"not", not "nor"

Publis, you know they used the filibuster a record number of times since 2006 to thwart any motion towards a Democratic agenda, right? And a record number by some absurd multiple, no less.

and that was just for giggles, since bush would be vetoing anything anyway. You don't think filibustering every motion just to open the window and then running on "Change? More like Fail!" in 2012 is going to be the gameplan? it was last time, and it worked pretty well.

What everyone upthread said. The joke works better if Democrats have less than 60.

However, I find McCarthy's reasoning 100% convincing. Given that, I strongly recommend that the Democrats exercise what the Republicans correctly called the "Constitutional Option" and do away with the horrible practice of the filibuster if the Republicans use it in the way we all know they will.

Seriously, what's especially deranged about all this is that the Republicans already made record use of the filibuster since the flipover to Democratic majority in 2007---even though they don't even need to filibuster, since Bush could just veto.

related question:

Should the Dems win in the landslide it looks like they'll win, will Andy McCarthy change his stance on 50%, 75% or 100% or his previous opinions on how government should run ?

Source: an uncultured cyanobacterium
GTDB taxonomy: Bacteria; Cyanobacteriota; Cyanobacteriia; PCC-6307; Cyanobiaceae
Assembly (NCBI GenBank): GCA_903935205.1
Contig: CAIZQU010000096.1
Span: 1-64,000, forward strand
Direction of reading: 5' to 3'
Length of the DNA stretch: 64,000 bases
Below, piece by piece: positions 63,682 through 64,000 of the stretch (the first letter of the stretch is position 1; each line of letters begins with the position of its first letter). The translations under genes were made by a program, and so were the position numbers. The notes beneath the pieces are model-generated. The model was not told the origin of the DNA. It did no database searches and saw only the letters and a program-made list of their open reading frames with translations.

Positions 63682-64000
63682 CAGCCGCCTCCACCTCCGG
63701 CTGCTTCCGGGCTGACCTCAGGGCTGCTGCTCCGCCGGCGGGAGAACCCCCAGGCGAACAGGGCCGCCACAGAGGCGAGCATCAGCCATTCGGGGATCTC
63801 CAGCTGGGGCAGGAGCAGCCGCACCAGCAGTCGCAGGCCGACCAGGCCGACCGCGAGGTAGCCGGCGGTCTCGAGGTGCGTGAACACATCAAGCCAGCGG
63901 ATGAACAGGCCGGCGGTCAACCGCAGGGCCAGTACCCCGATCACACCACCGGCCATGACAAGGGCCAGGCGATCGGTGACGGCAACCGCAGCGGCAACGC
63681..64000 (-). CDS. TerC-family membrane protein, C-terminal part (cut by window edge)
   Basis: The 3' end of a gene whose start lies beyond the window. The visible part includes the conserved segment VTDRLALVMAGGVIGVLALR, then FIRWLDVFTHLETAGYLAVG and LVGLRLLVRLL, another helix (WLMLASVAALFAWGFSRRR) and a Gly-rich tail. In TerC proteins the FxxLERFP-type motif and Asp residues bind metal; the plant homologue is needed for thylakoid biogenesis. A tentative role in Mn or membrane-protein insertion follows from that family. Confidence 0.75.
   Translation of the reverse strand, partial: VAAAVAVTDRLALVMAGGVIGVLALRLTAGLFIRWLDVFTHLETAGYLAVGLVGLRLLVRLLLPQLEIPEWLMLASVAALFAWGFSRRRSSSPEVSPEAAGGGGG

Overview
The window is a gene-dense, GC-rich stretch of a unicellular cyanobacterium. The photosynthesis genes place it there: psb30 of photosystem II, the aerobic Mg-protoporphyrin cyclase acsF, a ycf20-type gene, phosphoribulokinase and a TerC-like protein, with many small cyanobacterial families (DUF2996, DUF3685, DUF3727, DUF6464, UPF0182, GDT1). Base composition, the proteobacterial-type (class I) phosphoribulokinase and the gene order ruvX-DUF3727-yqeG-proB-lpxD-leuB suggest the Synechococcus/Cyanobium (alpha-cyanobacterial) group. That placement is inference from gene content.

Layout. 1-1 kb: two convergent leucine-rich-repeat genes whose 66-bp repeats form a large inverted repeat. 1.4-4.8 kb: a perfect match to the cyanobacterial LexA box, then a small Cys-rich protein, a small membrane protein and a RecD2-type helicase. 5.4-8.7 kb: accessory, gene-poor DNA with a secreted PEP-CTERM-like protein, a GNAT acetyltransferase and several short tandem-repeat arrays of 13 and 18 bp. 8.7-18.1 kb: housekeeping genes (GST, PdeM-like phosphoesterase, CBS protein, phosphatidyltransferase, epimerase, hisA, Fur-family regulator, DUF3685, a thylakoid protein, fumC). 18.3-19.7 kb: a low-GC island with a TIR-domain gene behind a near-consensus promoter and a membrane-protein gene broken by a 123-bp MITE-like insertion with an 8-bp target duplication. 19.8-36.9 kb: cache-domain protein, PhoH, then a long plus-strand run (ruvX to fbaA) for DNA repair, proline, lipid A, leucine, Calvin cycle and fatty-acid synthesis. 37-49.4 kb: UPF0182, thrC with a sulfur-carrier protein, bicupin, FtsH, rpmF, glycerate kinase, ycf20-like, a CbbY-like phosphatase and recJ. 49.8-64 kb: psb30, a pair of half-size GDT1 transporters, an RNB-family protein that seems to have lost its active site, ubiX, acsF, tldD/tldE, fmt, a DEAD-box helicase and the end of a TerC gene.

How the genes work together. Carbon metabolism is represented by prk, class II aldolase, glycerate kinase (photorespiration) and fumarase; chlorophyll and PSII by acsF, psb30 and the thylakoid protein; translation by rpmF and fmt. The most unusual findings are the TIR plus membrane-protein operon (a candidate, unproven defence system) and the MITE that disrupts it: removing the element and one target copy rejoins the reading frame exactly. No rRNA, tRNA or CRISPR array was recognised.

I'd do away with the filibuster provided there was also a rule that certain things need a majority of 60 or 2/3rds, including nominees for life positions. If it were up to me, I'd change the constitution accordingly. Any candidate failing to get that super-majority would only be appointed temporarily and could not be the deciding voice in close decisions.

I liked filibusters when they were real, when those involved in the filibuster actually had to filibuster, not merely threaten to do so if the bill came up for review, knowing full well that the majority leaders would pull the bill if there were the threat.

Next up, let's force to actually have read the bill that they are voting on.

I liked filibusters when they were real, when those involved in the filibuster actually had to filibuster, not merely threaten to do so if the bill came up for review, knowing full well that the majority leaders would pull the bill if there were the threat.

Next up, let's force to actually have read the bill that they are voting on.

OK, I will be the one to stand in defense of the fillibuster.

Where have you guys been the last 8 years? Do you not remember the excesses of the Bush Admin working in concert with a Rep House and a Rep Senate? How much worse would things now be if the Dems had been unable to raise the spectre of a fillibuster? (mind you, they rarely used it, but that is only because they had no balls)

A president, who's party owns both houses of Congress has almost unlimited power. The courts, while a check, take a long time to work. Consider how long it has taken for the prisoners in Guantanamo to get their Habeus rights: 6 years. Consider how long it has taken to get the EPA to regulate greenhouse gasses: Not yet.

Consider also the gutting of OSHA by rule making. Consider the politicalization of DOJ. Consider... Ah hell, you guys know the list is endless.

Without a fillibuster threat, it would have been worse, because even Bush realized that no matter how cowed the Dems were, there were some things they just would not swallow.